When the Shelter-in-Place order began in mid-March, Vicky DeYoung’s quilting group stopped meeting to make quilts for charities. Instead Vicky, a resident since 2013, continued making quilts at home, alone. But then her niece told her about mask making groups that were getting started to provide masks to healthcare workers that couldn’t get enough masks in the early days of the pandemic.
She mentioned her project to her friend Julia Holland, who has lived down the street on Arbolado Drive for the past 21 years, and Julia wanted to help out too. Nearly four months later, the two friends, who met over a shared love of succulent gardening about four years ago, have sewn 2500 masks. The majority have been donated to hospitals all over the Bay Area, including Kaiser, Alta Bates, Sutter Antioch, UCSF, Eden and UCSF Children’s Hospital Oakland. They’ve also made masks for adults and children at day care centers that were open for children of essential workers, the police at SFO International Airport and Meals-on-Wheels delivery drivers.
Vicky’s quilting group had plenty of fabric to share, and Julia had a friend who donated plenty more. Even though the elastic was hard to come by, Vicky eventually found a craft store in Texas that was able to ship it quickly. They found a community of fellow mask makers. As Vicky said, “I have connected with various mask making groups on Facebook and Nextdoor to share patterns, methods and supply sources. My quilting group is also making masks – about 6000 in total with our 2500.” During the early days of the pandemic Vicky and Julia spent 5-6 hours per day at their sewing machines. Initially nurses were wearing these homemade masks over the one provided by the hospital for extra protection since short supply meant having to use the same hospital-provided mask all day long.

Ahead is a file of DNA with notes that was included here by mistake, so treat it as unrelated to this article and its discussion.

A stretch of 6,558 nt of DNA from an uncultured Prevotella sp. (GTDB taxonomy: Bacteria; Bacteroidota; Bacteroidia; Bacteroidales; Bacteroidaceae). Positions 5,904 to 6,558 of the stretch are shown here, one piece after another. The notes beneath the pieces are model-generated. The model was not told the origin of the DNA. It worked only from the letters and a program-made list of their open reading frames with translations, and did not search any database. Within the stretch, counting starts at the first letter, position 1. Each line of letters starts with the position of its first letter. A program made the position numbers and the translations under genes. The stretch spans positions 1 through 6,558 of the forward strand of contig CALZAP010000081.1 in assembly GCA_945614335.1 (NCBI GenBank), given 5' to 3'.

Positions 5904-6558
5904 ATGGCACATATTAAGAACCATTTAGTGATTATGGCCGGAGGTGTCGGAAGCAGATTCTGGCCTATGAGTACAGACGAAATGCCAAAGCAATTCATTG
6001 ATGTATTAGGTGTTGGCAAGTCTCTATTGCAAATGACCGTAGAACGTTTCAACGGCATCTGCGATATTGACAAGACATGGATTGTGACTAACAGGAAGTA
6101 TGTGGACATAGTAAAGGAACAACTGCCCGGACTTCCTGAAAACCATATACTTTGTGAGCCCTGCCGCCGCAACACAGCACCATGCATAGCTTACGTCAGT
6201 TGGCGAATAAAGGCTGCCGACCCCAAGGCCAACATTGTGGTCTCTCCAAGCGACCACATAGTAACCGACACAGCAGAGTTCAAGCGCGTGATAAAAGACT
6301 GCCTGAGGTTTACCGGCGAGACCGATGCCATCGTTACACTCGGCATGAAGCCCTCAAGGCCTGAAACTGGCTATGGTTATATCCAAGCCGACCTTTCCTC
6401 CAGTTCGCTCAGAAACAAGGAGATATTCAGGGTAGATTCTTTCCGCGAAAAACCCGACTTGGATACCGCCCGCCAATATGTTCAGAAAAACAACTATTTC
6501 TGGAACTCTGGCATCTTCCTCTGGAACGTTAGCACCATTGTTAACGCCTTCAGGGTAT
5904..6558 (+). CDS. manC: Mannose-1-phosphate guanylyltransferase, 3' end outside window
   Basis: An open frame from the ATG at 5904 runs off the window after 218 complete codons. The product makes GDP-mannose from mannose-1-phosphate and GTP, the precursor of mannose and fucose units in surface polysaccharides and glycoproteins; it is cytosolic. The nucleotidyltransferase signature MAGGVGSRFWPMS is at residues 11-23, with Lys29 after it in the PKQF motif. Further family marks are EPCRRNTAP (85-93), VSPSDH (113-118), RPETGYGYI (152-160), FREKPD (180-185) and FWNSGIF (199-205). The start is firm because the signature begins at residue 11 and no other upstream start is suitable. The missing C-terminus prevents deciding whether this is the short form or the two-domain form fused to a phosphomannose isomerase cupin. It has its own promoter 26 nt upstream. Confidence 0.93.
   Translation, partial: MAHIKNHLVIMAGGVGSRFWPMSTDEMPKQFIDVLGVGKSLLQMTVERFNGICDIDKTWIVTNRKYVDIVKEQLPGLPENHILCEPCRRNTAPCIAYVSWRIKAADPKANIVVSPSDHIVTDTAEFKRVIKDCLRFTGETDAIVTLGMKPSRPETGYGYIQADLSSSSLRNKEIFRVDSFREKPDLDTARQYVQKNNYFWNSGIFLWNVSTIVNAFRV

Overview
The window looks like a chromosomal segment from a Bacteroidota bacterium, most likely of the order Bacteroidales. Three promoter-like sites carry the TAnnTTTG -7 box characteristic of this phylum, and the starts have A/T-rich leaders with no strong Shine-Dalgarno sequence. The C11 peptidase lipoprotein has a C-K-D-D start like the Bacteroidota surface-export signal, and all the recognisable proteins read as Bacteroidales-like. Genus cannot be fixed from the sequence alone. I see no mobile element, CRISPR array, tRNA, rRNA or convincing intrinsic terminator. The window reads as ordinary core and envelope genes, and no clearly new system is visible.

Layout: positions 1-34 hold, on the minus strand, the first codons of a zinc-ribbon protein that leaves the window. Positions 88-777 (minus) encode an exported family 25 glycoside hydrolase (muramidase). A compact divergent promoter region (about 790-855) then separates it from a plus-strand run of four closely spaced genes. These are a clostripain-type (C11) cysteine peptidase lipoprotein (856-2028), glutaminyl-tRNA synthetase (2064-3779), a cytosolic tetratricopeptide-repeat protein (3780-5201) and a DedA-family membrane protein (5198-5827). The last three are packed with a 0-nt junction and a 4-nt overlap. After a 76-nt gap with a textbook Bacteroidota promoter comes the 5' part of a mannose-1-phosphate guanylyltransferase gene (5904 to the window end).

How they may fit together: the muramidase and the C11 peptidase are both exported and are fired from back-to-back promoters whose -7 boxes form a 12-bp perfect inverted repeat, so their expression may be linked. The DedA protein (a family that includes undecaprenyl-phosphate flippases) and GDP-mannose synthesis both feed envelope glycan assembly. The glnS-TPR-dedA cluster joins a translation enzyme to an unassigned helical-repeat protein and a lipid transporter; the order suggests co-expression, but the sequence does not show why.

Julia added, “It’s been a really good thing for us, to give us a purpose during this time. It’s been very therapeutic to help in this way.”
And they continue making masks and donating them. Now that masks are required by everyone in California, the need is still there. They make different sizes for adults and children and different styles as well. The biggest challenge is finding fabric appropriate for men. Vicky was thrilled to find a solid dark blue fabric for the masks they recently made for the SFO police.
Vicky and Julia have a message they would like to share with the neighborhood: “Please wear your masks and help keep everyone safe.”
Note from the Content Coordinator: In this “Acts of Kindness” column I invite you to share your stories. Tell us about what you or your neighbors are doing to spread kindness. I hope this will inspire us all to make the world a little nicer. Please send stories and photos to firstname.lastname@example.org.
By Kara Navolio, Resident since 1991